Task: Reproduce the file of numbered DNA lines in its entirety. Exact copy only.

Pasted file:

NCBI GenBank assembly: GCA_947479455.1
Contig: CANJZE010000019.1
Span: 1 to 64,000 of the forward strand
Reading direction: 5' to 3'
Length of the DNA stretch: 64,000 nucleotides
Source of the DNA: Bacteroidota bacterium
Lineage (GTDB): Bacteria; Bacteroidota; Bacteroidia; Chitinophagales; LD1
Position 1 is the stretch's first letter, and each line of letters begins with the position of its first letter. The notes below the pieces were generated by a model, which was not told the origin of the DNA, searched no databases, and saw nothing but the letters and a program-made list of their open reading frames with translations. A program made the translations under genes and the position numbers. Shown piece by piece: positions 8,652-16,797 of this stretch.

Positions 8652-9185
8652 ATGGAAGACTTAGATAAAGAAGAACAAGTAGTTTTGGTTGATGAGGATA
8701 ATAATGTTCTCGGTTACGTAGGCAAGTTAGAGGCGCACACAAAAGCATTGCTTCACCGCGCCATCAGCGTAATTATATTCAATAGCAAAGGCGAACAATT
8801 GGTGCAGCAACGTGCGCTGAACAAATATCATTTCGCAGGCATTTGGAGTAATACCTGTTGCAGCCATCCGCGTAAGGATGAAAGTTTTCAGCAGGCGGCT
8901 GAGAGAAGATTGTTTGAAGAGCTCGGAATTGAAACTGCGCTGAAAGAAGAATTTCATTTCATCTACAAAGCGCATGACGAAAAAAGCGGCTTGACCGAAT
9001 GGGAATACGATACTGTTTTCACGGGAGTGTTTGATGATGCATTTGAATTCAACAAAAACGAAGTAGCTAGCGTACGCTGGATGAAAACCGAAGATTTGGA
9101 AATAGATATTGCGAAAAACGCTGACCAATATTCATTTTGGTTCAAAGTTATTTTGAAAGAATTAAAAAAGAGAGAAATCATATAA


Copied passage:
NCBI GenBank assembly: GCA_947479455.1
Contig: CANJZE010000019.1
Span: 1 to 64,000 of the forward strand
Reading direction: 5' to 3'
Length of the DNA stretch: 64,000 nucleotides
Source of the DNA: Bacteroidota bacterium
Lineage (GTDB): Bacteria; Bacteroidota; Bacteroidia; Chitinophagales; LD1
Position 1 is the stretch's first letter, and each line of letters begins with the position of its first letter. The notes below the pieces were generated by a model, which was not told the origin of the DNA, searched no databases, and saw nothing but the letters and a program-made list of their open reading frames with translations. A program made the translations under genes and the position numbers. Shown piece by piece: positions 8,652-16,797 of this stretch.

Positions 8652-9185
8652 ATGGAAGACTTAGATAAAGAAGAACAAGTAGTTTTGGTTGATGAGGATA
8701 ATAATGTTCTCGGTTACGTAGGCAAGTTAGAGGCGCACACAAAAGCATTGCTTCACCGCGCCATCAGCGTAATTATATTCAATAGCAAAGGCGAACAATT
8801 GGTGCAGCAACGTGCGCTGAACAAATATCATTTCGCAGGCATTTGGAGTAATACCTGTTGCAGCCATCCGCGTAAGGATGAAAGTTTTCAGCAGGCGGCT
8901 GAGAGAAGATTGTTTGAAGAGCTCGGAATTGAAACTGCGCTGAAAGAAGAATTTCATTTCATCTACAAAGCGCATGACGAAAAAAGCGGCTTGACCGAAT
9001 GGGAATACGATACTGTTTTCACGGGAGTGTTTGATGATGCATTTGAATTCAACAAAAACGAAGTAGCTAGCGTACGCTGGATGAAAACCGAAGATTTGGA
9101 AATAGATATTGCGAAAAACGCTGACCAATATTCATTTTGGTTCAAAGTTATTTTGAAAGAATTAAAAAAGAGAGAAATCATATAA